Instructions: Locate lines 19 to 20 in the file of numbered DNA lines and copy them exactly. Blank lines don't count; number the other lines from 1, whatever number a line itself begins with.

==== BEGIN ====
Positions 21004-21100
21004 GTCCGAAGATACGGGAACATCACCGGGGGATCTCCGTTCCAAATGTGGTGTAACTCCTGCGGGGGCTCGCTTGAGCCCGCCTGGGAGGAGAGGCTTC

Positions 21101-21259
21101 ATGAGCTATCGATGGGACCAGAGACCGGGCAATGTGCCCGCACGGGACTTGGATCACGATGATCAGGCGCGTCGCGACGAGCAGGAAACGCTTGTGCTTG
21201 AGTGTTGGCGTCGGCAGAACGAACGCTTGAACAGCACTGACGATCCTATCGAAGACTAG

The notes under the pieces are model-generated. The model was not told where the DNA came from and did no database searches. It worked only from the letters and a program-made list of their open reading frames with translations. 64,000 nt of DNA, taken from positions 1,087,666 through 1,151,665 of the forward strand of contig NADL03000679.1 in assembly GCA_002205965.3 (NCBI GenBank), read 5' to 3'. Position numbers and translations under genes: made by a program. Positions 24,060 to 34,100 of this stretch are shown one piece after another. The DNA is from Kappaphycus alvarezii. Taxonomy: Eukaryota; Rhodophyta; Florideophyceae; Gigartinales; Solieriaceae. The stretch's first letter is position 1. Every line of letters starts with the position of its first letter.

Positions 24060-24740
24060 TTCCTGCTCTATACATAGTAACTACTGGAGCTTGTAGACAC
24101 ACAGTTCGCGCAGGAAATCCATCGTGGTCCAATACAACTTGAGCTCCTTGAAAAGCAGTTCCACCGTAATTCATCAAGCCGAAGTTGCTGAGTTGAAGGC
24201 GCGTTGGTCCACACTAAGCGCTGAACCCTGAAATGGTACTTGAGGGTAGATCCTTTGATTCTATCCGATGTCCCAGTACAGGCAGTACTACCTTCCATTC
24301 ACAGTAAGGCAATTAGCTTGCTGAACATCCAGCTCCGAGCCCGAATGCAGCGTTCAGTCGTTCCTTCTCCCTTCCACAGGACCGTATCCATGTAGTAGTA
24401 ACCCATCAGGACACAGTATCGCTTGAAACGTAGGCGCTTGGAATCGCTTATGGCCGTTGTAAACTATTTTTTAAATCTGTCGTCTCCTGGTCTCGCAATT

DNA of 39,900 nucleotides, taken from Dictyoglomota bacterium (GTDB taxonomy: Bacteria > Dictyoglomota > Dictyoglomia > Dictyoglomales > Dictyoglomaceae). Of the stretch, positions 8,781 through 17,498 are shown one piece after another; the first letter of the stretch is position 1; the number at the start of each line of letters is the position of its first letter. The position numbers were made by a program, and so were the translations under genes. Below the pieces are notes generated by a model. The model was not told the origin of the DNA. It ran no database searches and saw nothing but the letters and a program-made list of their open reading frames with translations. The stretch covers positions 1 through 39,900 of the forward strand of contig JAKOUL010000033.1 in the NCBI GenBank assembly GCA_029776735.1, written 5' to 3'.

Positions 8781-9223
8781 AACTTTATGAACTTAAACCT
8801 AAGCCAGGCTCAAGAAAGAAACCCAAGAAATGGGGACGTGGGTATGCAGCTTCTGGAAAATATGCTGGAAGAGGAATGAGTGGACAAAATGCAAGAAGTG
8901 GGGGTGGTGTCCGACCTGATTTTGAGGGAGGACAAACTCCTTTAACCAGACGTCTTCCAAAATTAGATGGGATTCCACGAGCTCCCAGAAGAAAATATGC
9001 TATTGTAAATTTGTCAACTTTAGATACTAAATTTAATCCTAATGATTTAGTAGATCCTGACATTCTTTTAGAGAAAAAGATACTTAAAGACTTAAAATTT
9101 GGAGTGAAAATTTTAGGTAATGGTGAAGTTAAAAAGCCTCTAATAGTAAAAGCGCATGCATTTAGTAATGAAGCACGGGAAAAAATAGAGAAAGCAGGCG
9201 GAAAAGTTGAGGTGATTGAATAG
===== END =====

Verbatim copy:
9101 GGAGTGAAAATTTTAGGTAATGGTGAAGTTAAAAAGCCTCTAATAGTAAAAGCGCATGCATTTAGTAATGAAGCACGGGAAAAAATAGAGAAAGCAGGCG
9201 GAAAAGTTGAGGTGATTGAATAG